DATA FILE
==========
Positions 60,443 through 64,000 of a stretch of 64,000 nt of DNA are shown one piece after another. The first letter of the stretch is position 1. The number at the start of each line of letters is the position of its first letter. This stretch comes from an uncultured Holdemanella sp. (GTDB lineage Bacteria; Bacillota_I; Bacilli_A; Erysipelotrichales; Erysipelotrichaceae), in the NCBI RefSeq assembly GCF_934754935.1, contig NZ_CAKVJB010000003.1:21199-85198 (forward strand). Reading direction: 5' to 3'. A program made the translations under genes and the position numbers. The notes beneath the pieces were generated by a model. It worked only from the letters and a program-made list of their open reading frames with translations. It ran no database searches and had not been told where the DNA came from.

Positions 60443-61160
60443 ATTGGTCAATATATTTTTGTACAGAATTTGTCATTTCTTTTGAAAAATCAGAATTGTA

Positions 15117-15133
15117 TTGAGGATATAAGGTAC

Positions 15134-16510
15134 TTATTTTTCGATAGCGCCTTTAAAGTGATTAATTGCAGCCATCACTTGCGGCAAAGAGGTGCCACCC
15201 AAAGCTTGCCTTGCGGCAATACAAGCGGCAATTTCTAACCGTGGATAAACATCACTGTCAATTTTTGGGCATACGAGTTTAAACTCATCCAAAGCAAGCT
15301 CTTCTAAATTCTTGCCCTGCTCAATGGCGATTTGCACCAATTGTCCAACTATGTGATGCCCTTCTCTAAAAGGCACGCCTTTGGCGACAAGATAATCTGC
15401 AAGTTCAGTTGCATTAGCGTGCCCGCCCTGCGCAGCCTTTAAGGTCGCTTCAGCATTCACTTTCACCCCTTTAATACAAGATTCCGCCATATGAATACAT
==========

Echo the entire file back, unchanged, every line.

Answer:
Positions 60,443 through 64,000 of a stretch of 64,000 nt of DNA are shown one piece after another. The first letter of the stretch is position 1. The number at the start of each line of letters is the position of its first letter. This stretch comes from an uncultured Holdemanella sp. (GTDB lineage Bacteria; Bacillota_I; Bacilli_A; Erysipelotrichales; Erysipelotrichaceae), in the NCBI RefSeq assembly GCF_934754935.1, contig NZ_CAKVJB010000003.1:21199-85198 (forward strand). Reading direction: 5' to 3'. A program made the translations under genes and the position numbers. The notes beneath the pieces were generated by a model. It worked only from the letters and a program-made list of their open reading frames with translations. It ran no database searches and had not been told where the DNA came from.

Positions 60443-61160
60443 ATTGGTCAATATATTTTTGTACAGAATTTGTCATTTCTTTTGAAAAATCAGAATTGTA

Positions 15117-15133
15117 TTGAGGATATAAGGTAC

Positions 15134-16510
15134 TTATTTTTCGATAGCGCCTTTAAAGTGATTAATTGCAGCCATCACTTGCGGCAAAGAGGTGCCACCC
15201 AAAGCTTGCCTTGCGGCAATACAAGCGGCAATTTCTAACCGTGGATAAACATCACTGTCAATTTTTGGGCATACGAGTTTAAACTCATCCAAAGCAAGCT
15301 CTTCTAAATTCTTGCCCTGCTCAATGGCGATTTGCACCAATTGTCCAACTATGTGATGCCCTTCTCTAAAAGGCACGCCTTTGGCGACAAGATAATCTGC
15401 AAGTTCAGTTGCATTAGCGTGCCCGCCCTGCGCAGCCTTTAAGGTCGCTTCAGCATTCACTTTCACCCCTTTAATACAAGATTCCGCCATATGAATACAT